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LANDS: Open Houses for Crown Mountain Coking Coal Project

Open Houses for Crown Mountain Coking Coal Project

February 6, 2024


  • Public Open Houses are coming up in CranbrookSparwood and online about the Crown Mountain Coking Coal project.
  • In addition, there will be Ktunaxa-only information sessions later this spring.
  • The Crown Mountain Project is proposed for Qukin ʔamakʔis (the Elk Valley), and it’s worth your attention.
  • Below is some background about it, and details about opportunities for Ktunaxanin̓tik to comment.
  • LINK: Regulatory Open Houses(External link)
  • LINK: Project Executive Summary(External link)
  • COMING SOON: Ktunaxa Engagement Session Details
  • SIGN UP for UPDATES: link)


You may start hearing more about the “Crown Mountain Coking Coal” Project in coming days.

This is a proposed “valley fill” coal mine that is proposed in Qukin ʔamakʔis, (the Elk Valley.)

The proponent is NWP Coal.

This Project proposal has been in development for a decade.

Ktunaxa Nation Leadership was made aware of the proposal in 2014.

Since that time, Ktunaxa Leadership, with support from Lands & Resources staff, have reviewed the proposed project to identify areas of concern and opportunities for Ktunaxa.

The Environmental Assessment (EA) documentation itself is a few thousand pages of information.

The EA covers a whole range of factors:

  • Where the Project would be
  • What kind of mining would occur
  • How the mined coal could be removed from the area
  • How values would be impacted: Water, wildlife, cultural sites, and cumulative effects and more
  • Which methods are proposed to protect those values or mitigate the impacts
  • Potential economic benefits and costs
  • and much more.

Now, NWP Coal(External link) has submitted its EA application to Provincial and Federal regulators, as is required.

It’s the first step in an engagement period where all members of the public can attend open houses with government regulators to learn about the proposal, and to comment.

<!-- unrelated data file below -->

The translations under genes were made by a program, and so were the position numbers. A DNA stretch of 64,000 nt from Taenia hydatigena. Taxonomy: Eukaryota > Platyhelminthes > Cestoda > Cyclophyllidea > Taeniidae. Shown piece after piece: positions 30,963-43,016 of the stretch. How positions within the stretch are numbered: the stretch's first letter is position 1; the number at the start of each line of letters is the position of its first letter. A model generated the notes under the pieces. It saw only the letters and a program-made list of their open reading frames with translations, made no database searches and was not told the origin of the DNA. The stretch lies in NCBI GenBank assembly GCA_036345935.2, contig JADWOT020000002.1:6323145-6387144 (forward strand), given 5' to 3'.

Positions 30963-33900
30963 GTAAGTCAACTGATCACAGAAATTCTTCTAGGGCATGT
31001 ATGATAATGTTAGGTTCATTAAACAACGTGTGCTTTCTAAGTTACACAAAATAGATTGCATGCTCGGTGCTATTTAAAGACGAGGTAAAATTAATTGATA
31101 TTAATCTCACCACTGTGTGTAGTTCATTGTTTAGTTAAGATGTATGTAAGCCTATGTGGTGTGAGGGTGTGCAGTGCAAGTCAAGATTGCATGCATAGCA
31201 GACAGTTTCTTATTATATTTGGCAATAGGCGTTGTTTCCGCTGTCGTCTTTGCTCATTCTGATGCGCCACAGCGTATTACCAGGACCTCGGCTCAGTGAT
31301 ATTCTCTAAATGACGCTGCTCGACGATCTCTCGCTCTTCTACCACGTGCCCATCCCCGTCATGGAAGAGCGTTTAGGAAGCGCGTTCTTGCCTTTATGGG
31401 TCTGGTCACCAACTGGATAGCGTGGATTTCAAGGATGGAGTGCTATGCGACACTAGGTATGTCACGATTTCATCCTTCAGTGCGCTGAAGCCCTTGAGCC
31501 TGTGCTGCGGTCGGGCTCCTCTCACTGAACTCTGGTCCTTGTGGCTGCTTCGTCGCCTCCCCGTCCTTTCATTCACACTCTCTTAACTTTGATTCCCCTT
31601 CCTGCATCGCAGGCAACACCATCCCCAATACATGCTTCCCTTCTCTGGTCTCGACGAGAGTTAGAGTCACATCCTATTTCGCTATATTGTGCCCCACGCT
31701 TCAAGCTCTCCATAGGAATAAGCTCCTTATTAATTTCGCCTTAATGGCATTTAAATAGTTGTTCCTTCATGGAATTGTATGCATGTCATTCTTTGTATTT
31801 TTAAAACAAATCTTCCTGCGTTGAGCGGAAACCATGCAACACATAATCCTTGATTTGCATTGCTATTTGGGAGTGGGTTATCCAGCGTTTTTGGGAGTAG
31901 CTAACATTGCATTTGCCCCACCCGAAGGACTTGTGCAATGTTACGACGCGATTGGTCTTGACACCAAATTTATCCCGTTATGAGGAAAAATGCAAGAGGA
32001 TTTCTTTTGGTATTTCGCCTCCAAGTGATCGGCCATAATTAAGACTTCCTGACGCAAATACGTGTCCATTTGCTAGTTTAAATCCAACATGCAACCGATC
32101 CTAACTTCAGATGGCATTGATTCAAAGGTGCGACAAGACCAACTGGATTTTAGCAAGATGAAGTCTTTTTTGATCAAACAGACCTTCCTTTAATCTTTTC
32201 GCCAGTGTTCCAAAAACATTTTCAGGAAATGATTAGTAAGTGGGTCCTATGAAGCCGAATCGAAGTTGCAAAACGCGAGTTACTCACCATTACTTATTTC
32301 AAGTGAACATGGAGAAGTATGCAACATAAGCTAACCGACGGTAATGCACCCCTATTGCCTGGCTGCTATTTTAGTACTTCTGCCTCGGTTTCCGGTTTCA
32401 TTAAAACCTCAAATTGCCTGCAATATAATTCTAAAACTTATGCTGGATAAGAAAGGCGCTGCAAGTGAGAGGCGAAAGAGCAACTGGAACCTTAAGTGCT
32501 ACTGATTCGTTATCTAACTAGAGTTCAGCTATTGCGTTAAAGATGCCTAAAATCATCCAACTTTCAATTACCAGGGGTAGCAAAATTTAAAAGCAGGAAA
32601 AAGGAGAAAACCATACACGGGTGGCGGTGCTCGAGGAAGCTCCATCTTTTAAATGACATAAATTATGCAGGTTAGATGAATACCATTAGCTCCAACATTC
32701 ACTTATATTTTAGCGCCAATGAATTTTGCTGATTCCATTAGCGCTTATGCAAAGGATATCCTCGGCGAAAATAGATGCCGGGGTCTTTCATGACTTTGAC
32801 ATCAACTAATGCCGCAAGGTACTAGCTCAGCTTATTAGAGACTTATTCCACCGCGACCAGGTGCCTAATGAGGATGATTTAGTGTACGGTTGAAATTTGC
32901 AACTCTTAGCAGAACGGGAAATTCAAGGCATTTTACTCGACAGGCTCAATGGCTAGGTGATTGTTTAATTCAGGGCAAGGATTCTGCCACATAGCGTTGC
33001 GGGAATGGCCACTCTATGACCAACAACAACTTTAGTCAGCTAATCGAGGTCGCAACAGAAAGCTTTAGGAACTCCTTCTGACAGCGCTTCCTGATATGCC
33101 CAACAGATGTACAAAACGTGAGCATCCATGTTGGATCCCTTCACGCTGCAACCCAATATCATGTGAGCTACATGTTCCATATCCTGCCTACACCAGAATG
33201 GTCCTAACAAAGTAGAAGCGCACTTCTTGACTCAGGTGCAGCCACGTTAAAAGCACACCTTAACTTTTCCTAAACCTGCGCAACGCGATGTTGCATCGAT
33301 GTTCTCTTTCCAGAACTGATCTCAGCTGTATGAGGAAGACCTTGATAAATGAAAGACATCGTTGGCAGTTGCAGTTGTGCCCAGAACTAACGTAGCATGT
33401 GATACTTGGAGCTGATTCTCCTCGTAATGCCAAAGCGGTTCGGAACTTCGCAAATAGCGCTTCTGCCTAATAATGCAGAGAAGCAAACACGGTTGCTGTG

For the general public, there is one-month period to engage, starting with open houses in Cranbrook, Sparwood, and online.

(Details are below.)


Good news:
For Ktunaxanin̓tik, the opportunity to learn about and comment on the project is longer than one month.

Ktunaxa Nation Council will conduct engagement sessions with Ktunaxanin̓tik to review keys aspects of the proposed project. Yaq̓it ʔa·knuqⱡi’it(External link) will also conduct engagement sessions with its members.

The feedback from these Ktunaxa-only engagement sessions will be worked into official responses that Ktunaxa Nation Council and Yaq̓it ʔa·knuqⱡi’it will send to regulators.

As well, regulators and the project proponent will have the opportunity to hear directly from Ktunaxanin̓tik during these additional engagements, and we’re hoping to arrange site visits for Ktunaxa later this spring.

These engagements are opportunities for Ktunaxa to have our voices heard, and to make a difference in how the project might proceed, or if it will proceed.

Because the EA is in its first stages, elements of the project design can be altered in response to our feedback.


1) Ktunaxanin̓tik Engagement Sessions: TBA

We’re planning Ktunaxa-only information sessions later this Spring, as soon as we can arrange them.

How can we contact you with the details of these sessions?

If you have signed up to be on the email list, we will send you the information.

If you haven’t signed up, please email link)
with a request to be on the email list so we can add your contact details.

Thank you!

You can also call us at 250-489-2464, and ask for Brandy Craig.

2) February Open Houses: Public

Tuesday, February 13, 2024

12:00 – 3:00 PM MST
Prestige Rocky Mountain Resort (209 Van Horne Street)

Wednesday, February 14, 2024

4:00 – 7:00 PM MST
Causeway Bay Hotel (102 Red Cedar Drive)

3) Virtual Information Session: Public

Wednesday, February 21, 2024
5:00 – 7:00 PM MST
Click here to register: link)

CLICK HERE to see the details(External link)


NWP Coal Canada Limited is seeking a Mines Act permit, which would allow:

  • An average production capacity of approximately 2 million tonnes of coal per year from three open pits over 15 years